Tiger shrimp invade Louisiana waters
November 17, 2013 at 12:00 AM EDT
5544548470Tiger shrimp invade Louisiana watersAn invasive species known as tiger shrimp have been spotted in the Gulf of Mexico over the last six years. Charlie Whinham talks with shrimpers and researchers about how these huge shrimp could cause big problems for Louisiana’s multi-billion dollar industry. 2013-11-17 17:40:00disabled2365123328NhK3AIka1XQtrue14210025 years ago, the Hubble telescope 'needed glasses'Since its launch in 1990, the Hubble Space Telescope has sent back more than a million observations and amazing images, offering scientists and stargazers an unmatched window to the universe. Science correspondent Miles O’Brien joins Judy Woodruff to celebrate Hubble’s 25th anniversary and why it started off with fuzzy vision.2015-04-24 18:00:00http://www.pbs.org/newshour/wp-content/uploads/2015/04/RTR3WVJX-320x196.jpg2365475662dI-KKWNcI2A142095How maps packed with data help scientists fight malariaHigh-tech maps may help researchers understand and predict disease outbreaks like malaria, an illness that kills between 600,000 and 1 million people each year. Scientists have begun using temperatures, rainfall patterns and other data to better target areas most at risk. Special correspondent Spencer Michaels reports on other potential applications of these tools.2015-04-24 18:00:00http://www.pbs.org/newshour/wp-content/uploads/2015/04/POWER-MAP_Monitor-320x196.jpg2365475611Iu3St9J9Wxo141435Why teens are suing states to force environmental actionFrustrated by the slow pace of progress on climate change policy, an Oregon-based environmental group is using a novel legal strategy called "atmospheric trust litigation" to try to force governments to take action. And the movement is being led those who have a high stake in the welfare of future generations -- students.2015-04-17 00:00:00http://www.pbs.org/newshour/wp-content/uploads/2015/04/oregonteens2-320x196.jpg2365469360SQP1cRcG2HQ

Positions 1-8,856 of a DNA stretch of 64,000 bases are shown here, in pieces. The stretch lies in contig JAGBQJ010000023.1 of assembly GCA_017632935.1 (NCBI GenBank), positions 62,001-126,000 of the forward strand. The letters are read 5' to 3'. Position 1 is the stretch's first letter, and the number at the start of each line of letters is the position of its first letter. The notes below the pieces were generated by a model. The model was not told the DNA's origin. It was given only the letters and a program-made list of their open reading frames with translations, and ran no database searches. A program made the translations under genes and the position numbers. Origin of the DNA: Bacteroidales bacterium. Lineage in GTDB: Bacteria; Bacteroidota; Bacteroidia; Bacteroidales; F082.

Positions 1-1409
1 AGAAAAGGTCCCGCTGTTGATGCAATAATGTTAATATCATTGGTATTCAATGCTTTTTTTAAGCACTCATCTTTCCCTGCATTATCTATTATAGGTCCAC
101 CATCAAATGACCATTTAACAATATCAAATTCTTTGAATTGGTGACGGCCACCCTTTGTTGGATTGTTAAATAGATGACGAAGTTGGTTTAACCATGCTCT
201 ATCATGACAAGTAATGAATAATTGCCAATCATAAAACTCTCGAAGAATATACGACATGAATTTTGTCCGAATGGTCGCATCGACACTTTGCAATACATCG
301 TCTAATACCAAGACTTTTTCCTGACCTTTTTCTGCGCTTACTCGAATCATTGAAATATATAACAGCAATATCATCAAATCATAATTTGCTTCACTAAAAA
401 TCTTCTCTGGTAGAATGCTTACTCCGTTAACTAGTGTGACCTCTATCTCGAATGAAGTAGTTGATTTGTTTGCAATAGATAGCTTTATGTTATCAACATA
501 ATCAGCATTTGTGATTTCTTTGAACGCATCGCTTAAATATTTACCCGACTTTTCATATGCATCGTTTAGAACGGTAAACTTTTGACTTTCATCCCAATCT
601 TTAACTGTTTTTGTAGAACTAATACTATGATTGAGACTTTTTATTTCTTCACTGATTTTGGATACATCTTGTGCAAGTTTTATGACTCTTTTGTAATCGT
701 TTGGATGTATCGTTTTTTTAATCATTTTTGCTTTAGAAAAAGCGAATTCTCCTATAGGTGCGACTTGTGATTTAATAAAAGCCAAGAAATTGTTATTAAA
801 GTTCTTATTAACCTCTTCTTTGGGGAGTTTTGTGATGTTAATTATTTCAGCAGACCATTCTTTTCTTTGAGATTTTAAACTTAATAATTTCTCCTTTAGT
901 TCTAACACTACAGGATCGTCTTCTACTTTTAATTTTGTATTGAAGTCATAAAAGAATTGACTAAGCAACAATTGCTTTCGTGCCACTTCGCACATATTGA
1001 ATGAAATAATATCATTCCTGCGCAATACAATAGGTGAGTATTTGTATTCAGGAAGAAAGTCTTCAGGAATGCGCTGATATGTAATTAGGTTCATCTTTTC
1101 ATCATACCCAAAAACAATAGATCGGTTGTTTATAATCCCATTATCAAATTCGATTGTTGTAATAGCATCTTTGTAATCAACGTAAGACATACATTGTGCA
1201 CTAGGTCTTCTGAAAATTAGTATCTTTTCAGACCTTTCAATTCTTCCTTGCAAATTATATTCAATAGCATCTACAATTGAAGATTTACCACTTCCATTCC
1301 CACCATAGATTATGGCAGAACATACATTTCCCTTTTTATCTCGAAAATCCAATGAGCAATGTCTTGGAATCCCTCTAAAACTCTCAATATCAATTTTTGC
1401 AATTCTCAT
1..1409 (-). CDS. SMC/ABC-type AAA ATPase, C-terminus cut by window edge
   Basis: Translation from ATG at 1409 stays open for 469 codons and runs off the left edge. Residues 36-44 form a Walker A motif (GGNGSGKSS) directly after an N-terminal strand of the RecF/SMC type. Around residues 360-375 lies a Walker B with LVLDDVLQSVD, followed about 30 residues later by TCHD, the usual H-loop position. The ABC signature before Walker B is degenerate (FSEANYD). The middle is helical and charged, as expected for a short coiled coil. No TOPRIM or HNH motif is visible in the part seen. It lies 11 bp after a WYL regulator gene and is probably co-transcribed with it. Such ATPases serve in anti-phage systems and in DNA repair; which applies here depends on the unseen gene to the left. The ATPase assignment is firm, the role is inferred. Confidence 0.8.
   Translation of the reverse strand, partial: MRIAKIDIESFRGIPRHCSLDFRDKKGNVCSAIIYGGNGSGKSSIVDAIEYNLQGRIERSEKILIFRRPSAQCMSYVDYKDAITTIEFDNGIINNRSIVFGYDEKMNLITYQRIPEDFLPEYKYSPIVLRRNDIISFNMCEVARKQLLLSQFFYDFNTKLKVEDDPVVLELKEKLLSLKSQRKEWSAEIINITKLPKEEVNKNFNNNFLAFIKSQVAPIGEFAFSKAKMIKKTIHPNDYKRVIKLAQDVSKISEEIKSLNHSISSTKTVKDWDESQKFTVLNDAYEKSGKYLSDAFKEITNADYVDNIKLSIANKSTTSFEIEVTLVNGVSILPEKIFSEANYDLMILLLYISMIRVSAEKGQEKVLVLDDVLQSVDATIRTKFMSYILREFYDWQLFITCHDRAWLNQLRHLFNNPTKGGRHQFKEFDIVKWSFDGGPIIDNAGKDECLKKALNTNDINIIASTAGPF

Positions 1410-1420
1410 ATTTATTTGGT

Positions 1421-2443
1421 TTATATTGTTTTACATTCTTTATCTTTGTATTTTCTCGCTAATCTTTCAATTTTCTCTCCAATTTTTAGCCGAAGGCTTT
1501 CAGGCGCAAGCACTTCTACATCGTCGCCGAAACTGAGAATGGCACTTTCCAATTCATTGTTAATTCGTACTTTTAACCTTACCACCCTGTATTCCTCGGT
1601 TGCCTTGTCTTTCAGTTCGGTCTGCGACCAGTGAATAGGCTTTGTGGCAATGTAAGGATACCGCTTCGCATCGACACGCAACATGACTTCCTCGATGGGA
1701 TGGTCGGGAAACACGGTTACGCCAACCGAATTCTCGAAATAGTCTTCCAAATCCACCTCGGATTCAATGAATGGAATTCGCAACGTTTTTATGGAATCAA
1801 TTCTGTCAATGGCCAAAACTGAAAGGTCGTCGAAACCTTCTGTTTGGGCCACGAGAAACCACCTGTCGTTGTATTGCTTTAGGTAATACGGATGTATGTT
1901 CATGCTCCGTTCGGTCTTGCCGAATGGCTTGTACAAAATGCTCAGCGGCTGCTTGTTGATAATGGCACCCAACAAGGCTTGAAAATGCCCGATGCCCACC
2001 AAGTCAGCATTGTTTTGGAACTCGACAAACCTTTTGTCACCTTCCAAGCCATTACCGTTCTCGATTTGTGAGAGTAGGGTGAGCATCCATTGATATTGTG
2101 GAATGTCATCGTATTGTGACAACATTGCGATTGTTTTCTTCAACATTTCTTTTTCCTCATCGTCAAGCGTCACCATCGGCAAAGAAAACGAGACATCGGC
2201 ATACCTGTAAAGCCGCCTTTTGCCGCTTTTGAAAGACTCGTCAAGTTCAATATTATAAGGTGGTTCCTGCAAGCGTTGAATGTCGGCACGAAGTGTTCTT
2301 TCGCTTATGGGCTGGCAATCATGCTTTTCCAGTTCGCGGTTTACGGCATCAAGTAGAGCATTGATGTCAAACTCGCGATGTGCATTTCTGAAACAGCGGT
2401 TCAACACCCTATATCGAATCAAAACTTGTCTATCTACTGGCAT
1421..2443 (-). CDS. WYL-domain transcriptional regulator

An invasive species known as tiger shrimp have been spotted in the Gulf of Mexico over the last six years. Charlie Whinham talks with shrimpers and researchers about how these huge shrimp could cause big problems for Louisiana’s multi-billion dollar industry.
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